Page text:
Walter’s live blogging – final post: Garry Wotherspoon

by Walter Mason

Garry WotherspoonThis is my secret confession. When I was 17 I discovered a collection of biographical stories of ordinary gay men called “Being Different.” I bought it second hand and read it compulsively, over and over again, but always in secret. It was edited by Garry Wotherspoon, and it had a tremendous effect on my growing up and coming out. He has remained one of my heroes, and, I discovered when he came to see me today, my story has been repeated to him by other people. It was a groundbreaking book, and it certainly helped young Queer Australians re-assess their history. He had staked out a new vision of history in which outlaw voices found a place in the national narrative.

So I was somewhat in awe of the slender and dapper man who sat in front of me in the grand green velour chair in Tom Keneally’s office. I needn’t have been. Garry Wotherspoon is about as charming and personable as they come, and, for a living legend, he is delightfully naughty and irreverent. I was developing a crush.

He has just published a fascinating and idiosyncratic history of the Sydney Mechanics’ School of Arts, one of this city’s longest-lasting and most venerable institutions, and the very place that has hosted my visit today. This new history is filled with wonderful stories of the great characters and numerous eccentrics (including one notable murderer) who have helped create this place.

“In the 70s urban history became the new focus,” he explained. “There was a shift away from the national narrative of rural history. We realized that most Australians had always lived in the big cities. The new historians thought, ‘We ought to be writing about the cities.’ And so I started something called The Sydney History Group, and in 1983 I wrote a book on Sydney’s transport.”

Garry has long been one of our premiere academic historians. He got tenure in the 80s, “And then I could start to pursue my real interest,” he said, “which was gay history. I released “Being Different” and at that stage every gay-themed publication was inherently political. Though gays, of course, had always lived here – governers, bushrangers, everything. We were quite conscious that the more we could get academic publishing about gay life in all its different aspects the faster it would seep through into our history books.”

Wotherspoon himself has been a part of Sydney gay history for so long. How does he feel about the state of things now? “Values have changed,” he says. “I am very happy that equality has been achieved in many ways. But there is still a terrible gay life for people in other places around the world.” This is a point that Dennis Altman has also made in his recent book “The End of the Homosexual?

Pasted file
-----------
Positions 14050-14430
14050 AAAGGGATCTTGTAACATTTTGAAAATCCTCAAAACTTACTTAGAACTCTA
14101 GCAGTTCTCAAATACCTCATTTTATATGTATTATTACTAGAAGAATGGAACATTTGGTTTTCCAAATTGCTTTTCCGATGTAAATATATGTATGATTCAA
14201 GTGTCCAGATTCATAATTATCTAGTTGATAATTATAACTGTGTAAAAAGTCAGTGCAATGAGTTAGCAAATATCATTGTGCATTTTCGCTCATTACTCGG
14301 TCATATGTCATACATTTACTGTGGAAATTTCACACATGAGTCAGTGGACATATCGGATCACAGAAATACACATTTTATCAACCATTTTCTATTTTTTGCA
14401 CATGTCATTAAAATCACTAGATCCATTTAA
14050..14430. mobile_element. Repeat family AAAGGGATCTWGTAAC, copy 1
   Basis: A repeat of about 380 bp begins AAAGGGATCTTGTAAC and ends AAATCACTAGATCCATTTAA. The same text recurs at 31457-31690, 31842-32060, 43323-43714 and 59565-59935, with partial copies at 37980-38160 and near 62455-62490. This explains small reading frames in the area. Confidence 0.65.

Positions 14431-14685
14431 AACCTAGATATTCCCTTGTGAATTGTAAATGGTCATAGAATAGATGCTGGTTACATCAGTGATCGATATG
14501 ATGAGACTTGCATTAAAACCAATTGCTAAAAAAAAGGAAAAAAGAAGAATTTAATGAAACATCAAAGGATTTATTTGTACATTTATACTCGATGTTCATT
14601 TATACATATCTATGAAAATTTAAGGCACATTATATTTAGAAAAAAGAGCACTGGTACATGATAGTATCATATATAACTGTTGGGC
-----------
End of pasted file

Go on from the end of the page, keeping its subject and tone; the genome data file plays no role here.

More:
And like many Queer thinkers of his generation, Garry is ambivalent about the issue of gay marriage. Many gay couples, he realizes, have found a great deal of social recognition and acceptance “It’s like the suburban dream come true,” he says. “And good luck to them. But I think we have lost some of the political focus on what is important in the world globally.”

His curious mind saw him start to wonder about the history of the Sydney Mechanics’ School of Arts once he joined it, in order to use the library. This idle interest culminated in the recently released illustrated history, a book published to commemorate the School’s 180th year.  “It started out as a brochure, but as I was doing the research I realized, this is a goldmine! There were truly some wonderful stories – three Prime Ministers have been through this place and several colonial premiers.”

I am always interested to hear about people’s new projects, and I knew that a man as clever and fascinating as Garry would have something interesting up his sleeve. He does. It is a research project about the experiences of the Queer Chinese diaspora. This interest has come from a very personal connection and understanding of the different experiences Chinese gay men have in different places. “Westerners have their identity and their individual experiences. We come out and everyone has to deal with it. For Chinese men their main problem has been integrating their sexuality with the family. The family is the crucial thing. This is the theme that has emerged for me to explore.”

And I can’t wait to read the fruits of that exploration. It’s not every day you get to meet one of your heroes, and even rarer that they are twice as fabulous as you could ever have imagined. The world needs more like Garry Wotherspoon.